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    Even without the "space kissing," there's still a fair amount of romantic and sexual themes in TAS. "The Lorelei Signal" is about sexy space Amazons seducing the men in the crew and making them all horny. "The Survivor" featured a love story. The first thing Sulu does when attempting magic in "The Magicks of Megas-tu" is to summon up a beautiful woman. "Mudd's Passion" is all about a love potion. "The Time Trap" features one of the most scantily-clad Orion women in all of Trek. "The Jihad" has the sexy Lara flirting with Kirk. Like the violence, the sexy stuff is approached more obliquely but not actually absent.
     
  17. Redfern

    Redfern Rear Admiral Rear Admiral

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    Which may have resulted in some off-screen tentacle sex! ;)

    Yes, I had to go there. :lol:

    Sincerely,

    Bill
     
  18. martok2112

    martok2112 Commodore Commodore

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    Rule 34. :)
     
  19. suarezguy

    suarezguy Rear Admiral Rear Admiral

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    What's wrong with taking the reset into account? (Well, action figure descriptions probably aren't meant to be taken seriously) If the powers that be think something is good enough to be written, published, sold and experienced I think it's good enough to not be ignored in making other installments.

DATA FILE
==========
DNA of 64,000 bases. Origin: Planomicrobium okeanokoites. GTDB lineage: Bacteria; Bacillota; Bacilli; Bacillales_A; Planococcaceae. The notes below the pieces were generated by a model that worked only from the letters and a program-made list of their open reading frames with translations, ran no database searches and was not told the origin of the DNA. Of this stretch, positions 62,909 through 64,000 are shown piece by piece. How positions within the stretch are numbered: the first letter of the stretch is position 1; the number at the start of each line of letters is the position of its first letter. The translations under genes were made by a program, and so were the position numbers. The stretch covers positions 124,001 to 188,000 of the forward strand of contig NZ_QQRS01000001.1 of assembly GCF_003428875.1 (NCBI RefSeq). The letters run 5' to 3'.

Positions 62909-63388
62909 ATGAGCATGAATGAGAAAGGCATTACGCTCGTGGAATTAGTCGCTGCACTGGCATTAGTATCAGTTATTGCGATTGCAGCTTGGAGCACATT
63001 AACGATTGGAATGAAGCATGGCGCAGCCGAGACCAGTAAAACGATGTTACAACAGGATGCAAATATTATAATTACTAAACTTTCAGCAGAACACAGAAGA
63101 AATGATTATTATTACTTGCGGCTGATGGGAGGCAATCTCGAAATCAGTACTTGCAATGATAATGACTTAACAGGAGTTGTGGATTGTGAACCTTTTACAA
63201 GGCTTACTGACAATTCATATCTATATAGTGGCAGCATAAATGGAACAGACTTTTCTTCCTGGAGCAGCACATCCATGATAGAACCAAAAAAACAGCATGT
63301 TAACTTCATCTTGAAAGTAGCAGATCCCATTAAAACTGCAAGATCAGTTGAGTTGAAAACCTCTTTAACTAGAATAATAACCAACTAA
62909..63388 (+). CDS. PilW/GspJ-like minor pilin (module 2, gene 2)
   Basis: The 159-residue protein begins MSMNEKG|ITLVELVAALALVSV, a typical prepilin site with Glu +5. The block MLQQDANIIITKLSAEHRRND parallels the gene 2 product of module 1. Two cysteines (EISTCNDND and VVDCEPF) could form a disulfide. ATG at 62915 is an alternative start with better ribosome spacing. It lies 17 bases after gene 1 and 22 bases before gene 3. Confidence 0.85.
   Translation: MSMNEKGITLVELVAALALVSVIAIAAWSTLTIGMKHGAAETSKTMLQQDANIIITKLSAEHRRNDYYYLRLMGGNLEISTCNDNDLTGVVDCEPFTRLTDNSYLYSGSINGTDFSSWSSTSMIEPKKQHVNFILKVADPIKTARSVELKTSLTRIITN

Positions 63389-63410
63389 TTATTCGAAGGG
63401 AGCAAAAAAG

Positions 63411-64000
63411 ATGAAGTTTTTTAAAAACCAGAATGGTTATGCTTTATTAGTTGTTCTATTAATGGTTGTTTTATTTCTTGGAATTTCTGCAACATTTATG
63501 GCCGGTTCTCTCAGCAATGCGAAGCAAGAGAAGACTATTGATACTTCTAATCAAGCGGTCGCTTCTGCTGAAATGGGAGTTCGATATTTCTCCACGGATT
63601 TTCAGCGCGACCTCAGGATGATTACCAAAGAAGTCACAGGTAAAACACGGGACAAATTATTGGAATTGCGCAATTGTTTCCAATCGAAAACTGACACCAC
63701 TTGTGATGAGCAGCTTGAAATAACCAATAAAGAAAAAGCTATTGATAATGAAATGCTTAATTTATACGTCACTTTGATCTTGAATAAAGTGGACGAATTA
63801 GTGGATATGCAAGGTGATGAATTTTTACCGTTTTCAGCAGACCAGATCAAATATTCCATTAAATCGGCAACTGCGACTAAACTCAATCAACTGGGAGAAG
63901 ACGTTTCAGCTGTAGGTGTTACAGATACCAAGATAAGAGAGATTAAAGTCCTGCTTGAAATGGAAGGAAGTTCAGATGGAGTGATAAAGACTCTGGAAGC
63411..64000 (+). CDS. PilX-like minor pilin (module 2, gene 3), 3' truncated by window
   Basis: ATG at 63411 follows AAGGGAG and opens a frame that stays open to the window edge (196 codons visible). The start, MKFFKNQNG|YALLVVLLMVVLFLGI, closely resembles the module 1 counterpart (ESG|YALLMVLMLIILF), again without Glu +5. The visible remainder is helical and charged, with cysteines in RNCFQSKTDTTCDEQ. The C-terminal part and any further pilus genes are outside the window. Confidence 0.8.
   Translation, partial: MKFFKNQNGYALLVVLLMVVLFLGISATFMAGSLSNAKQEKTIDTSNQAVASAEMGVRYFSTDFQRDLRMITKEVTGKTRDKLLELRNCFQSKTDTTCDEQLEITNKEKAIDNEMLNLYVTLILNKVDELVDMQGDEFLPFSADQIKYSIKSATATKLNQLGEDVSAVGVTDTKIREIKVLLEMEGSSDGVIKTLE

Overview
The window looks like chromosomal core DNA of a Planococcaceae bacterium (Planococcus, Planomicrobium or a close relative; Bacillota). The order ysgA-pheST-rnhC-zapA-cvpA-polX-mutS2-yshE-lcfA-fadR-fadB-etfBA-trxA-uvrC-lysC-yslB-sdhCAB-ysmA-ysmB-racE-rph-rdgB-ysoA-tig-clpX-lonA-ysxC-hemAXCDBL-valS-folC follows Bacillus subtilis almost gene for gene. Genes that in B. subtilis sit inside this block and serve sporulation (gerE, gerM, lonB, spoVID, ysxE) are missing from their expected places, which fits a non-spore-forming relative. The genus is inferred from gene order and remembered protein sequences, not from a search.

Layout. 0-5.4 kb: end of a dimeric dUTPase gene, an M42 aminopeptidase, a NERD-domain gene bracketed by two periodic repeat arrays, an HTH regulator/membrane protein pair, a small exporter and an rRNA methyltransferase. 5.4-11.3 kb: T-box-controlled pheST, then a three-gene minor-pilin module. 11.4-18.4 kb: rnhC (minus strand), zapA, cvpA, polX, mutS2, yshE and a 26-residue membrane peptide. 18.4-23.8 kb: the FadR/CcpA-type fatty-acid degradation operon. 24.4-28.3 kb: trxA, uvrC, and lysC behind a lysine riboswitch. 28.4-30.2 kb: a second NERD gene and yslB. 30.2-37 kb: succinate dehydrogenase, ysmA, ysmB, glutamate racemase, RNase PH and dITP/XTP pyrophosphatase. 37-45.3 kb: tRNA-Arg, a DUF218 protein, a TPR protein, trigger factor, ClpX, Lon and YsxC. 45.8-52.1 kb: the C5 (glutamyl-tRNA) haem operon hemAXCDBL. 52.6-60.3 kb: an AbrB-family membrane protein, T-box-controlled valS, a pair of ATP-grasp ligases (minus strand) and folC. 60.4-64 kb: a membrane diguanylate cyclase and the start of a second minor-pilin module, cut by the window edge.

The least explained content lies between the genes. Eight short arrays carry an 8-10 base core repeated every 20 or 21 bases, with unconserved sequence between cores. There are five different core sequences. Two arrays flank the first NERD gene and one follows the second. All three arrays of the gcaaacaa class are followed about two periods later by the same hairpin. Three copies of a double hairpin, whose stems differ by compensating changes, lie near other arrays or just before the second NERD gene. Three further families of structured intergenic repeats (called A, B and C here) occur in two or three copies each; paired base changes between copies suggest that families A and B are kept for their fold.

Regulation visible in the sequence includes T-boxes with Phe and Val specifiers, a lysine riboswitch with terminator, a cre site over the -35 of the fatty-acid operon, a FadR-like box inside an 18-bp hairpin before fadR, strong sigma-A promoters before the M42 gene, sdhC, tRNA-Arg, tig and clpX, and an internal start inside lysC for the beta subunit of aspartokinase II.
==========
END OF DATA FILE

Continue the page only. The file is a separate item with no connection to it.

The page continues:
The only problem I see is that there could be too much material, overly cumbersome for people making or even advising the "main" product, but it's not as if the onscreen material hasn't contradicted itself.

    I thought it was impressive that they set out to and largely succeeded in making a consistent fictional universe over many years and installments. I like more developed universes but don't think the SW films relied on the novels.
     
  20. Hober Mallow

    Hober Mallow Commodore Commodore

    His original plan for TNG would have meant dumping everything that came before except for the names "Starfleet," "Federation," and "Enterprise." Those around him like Gerrold and Justman had to push to get TNG to have anything to do with Star Trek beyond the title.